As usual, General Motors is keeping its cards close to the vest, but collision repairers in Brazil, China, India and Mexico might want to start preparing for more American-style safety features in the cars the U.S. is selling abroad.
The automaker on Tuesday announced in a news release Chevrolet would spend $5 billion on “an all-new vehicle family” for countries including Brazil, China, India, Mexico and “other important growth markets.” GM plans to export 2 million vehicles in the new line annually starting with the 2019 model year.
GM hinted at the vision for the new line in a comment from GM global product development Executive Vice President Mark Reuss.
“This new vehicle family will feature advanced customer-facing technologies focused on connectivity, safety and fuel efficiency delivered at a compelling value,” Reuss said in a statement Tuesday. “It will be a combination of content and value not offered previously by any automaker in these markets that are poised for growth.”
When asked if the “safety” and “fuel efficiency” comments referred to using advanced materials such as high-strength steels and aluminum to accomplish both or separate upgrades to safety features like airbags and efficiency gains through changes in items like the powertrain, GM wouldn’t answer.
“We aren’t providing any additional details on the technologies that will be featured in the vehicles at this time,” GM communications director Dave Roman wrote in an email. “More information will be shared by each market closer to production.”
GM did say in its news release that the Chinese company SAIC Motor will develop an architecture and engine which can scale across all those countries — “another important step in GM’s previously stated architecture consolidation plan.”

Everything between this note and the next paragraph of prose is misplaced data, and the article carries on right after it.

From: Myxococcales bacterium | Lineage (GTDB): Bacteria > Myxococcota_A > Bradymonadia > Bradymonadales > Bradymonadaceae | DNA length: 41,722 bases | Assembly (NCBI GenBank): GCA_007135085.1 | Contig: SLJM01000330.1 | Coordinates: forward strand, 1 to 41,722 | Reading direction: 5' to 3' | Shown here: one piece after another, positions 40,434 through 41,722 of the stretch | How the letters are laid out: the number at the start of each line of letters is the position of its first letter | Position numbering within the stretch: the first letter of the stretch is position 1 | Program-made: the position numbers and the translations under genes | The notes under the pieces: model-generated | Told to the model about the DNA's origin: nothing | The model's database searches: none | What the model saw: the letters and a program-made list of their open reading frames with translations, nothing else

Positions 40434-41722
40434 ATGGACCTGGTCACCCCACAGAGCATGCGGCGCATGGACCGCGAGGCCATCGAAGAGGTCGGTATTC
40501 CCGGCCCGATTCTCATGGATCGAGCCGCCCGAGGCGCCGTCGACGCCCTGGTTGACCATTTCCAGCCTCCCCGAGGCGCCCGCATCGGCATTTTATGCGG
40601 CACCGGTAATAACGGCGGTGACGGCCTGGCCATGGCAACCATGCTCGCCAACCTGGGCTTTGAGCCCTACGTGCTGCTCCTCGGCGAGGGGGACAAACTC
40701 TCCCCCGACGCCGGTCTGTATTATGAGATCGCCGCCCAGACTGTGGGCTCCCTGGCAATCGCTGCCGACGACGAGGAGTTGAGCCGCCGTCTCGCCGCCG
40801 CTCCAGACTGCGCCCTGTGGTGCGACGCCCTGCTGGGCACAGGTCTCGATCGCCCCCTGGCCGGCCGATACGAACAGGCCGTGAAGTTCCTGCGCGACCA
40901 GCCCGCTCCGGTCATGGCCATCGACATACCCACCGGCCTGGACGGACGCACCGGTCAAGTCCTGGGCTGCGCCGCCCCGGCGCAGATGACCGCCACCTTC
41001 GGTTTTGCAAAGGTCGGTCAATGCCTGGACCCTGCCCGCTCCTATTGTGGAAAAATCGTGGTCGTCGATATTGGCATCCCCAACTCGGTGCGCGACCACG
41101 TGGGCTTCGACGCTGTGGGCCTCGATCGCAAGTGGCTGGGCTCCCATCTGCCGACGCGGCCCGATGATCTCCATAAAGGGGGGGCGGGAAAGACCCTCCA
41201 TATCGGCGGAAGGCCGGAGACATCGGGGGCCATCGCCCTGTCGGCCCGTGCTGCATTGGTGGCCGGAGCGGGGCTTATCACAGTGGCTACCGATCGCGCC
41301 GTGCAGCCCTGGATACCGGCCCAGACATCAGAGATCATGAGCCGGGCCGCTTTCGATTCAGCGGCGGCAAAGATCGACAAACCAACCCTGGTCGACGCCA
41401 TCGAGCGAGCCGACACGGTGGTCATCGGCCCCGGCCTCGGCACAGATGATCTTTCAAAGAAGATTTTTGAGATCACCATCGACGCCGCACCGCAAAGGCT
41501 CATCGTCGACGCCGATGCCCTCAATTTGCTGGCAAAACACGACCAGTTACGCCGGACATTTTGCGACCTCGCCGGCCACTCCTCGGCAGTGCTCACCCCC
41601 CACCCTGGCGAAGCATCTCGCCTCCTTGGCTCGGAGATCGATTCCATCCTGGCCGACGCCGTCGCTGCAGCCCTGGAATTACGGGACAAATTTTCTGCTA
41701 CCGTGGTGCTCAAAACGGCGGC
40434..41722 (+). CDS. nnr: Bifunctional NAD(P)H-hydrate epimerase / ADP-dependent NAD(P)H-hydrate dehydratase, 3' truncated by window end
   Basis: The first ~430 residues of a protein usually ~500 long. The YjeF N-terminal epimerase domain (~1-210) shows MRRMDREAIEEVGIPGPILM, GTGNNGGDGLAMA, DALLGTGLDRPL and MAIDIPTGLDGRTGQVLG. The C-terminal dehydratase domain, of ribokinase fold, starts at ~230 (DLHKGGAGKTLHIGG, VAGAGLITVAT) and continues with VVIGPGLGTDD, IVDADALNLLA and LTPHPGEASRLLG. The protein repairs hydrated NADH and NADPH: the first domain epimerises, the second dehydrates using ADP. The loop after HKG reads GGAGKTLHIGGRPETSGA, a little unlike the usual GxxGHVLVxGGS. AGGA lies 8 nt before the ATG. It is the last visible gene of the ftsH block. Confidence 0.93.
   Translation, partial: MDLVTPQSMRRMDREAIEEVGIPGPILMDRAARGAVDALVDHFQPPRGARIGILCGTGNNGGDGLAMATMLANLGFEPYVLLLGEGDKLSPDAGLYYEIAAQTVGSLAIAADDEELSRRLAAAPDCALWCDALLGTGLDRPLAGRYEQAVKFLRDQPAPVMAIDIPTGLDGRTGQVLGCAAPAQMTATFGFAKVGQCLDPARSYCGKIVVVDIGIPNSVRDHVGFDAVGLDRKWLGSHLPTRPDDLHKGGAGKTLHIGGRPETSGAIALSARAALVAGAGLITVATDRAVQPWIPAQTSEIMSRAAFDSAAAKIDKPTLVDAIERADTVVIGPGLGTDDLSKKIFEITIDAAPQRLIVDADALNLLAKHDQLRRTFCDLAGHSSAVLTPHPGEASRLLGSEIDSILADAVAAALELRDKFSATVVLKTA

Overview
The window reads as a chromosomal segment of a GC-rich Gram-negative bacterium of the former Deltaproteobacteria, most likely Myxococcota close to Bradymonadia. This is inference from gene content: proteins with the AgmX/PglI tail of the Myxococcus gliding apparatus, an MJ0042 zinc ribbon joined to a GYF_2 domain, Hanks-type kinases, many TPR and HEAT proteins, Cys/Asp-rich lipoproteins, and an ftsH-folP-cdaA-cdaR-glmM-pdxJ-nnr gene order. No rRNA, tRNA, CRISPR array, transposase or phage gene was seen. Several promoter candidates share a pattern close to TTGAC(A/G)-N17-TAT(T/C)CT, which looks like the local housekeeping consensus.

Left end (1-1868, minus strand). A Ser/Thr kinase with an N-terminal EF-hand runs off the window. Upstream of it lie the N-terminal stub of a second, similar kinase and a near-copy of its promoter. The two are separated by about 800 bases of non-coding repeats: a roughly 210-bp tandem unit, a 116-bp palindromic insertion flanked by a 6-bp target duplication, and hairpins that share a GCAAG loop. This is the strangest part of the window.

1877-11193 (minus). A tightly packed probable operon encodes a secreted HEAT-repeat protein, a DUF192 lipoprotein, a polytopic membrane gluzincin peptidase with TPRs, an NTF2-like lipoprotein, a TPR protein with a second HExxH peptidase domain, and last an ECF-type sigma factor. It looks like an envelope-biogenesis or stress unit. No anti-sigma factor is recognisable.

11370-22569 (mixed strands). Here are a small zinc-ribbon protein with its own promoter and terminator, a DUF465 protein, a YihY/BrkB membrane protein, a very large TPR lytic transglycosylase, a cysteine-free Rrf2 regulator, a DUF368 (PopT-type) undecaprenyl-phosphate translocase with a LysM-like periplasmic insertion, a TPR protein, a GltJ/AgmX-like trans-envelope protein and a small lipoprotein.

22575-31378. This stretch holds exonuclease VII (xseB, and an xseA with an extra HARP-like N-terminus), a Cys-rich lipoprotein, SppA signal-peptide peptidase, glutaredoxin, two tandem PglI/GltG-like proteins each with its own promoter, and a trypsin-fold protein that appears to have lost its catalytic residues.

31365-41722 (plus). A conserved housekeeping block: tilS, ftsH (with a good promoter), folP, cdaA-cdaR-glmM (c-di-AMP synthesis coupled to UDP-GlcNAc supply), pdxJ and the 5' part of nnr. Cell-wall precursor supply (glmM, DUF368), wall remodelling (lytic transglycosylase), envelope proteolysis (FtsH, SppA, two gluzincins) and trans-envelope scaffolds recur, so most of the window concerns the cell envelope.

GM and SAIC on July 18 announced the SAIC-GM-Wuling Baojun 560, which is more than 55 percent high-strength steel and has “industry-leading thermoforming and laser welding technology,” according to a GM news release. The SUV to be sold in China also includes stability control, brake assist, a backup camera and front parking radar.
Besides SAIC, a multinational team will work on the vehicles as well so the Chevrolet exports are appropriate for each market, and the company also plans to use a “high level” of local parts suppliers.
Some hints as to safety advances for GM and other automakers might be offered by recent World Auto Steel displays showing current and expected safety tests for different nations, including India and China.
India’s vehicles in particular are expected to require new offset front, side and rear crash tests by 2017 and ultimately contribute more to pedestrian safety, whiplash prevention and child passenger safety.
General Motors, July 28, 2015
The SAIC-GM-Wuling Baojun 560 was announced July 18 by the Chinese-American joint venture. General Motors is partnering with SAIC on Chevrolet’s new $5 billion line of export vehicles. (Provided by General Motors/© GM Corp)
Some of the safety features on the SAIC-GM-Wuling Baojun 560. (Provided by General Motors/© GM Corp)
Some hints as to safety advances for GM and other automakers might be offered by recent World Auto Steel displays showing current and expected safety tests on different continents, including Asia. (Provided by World Auto Steel)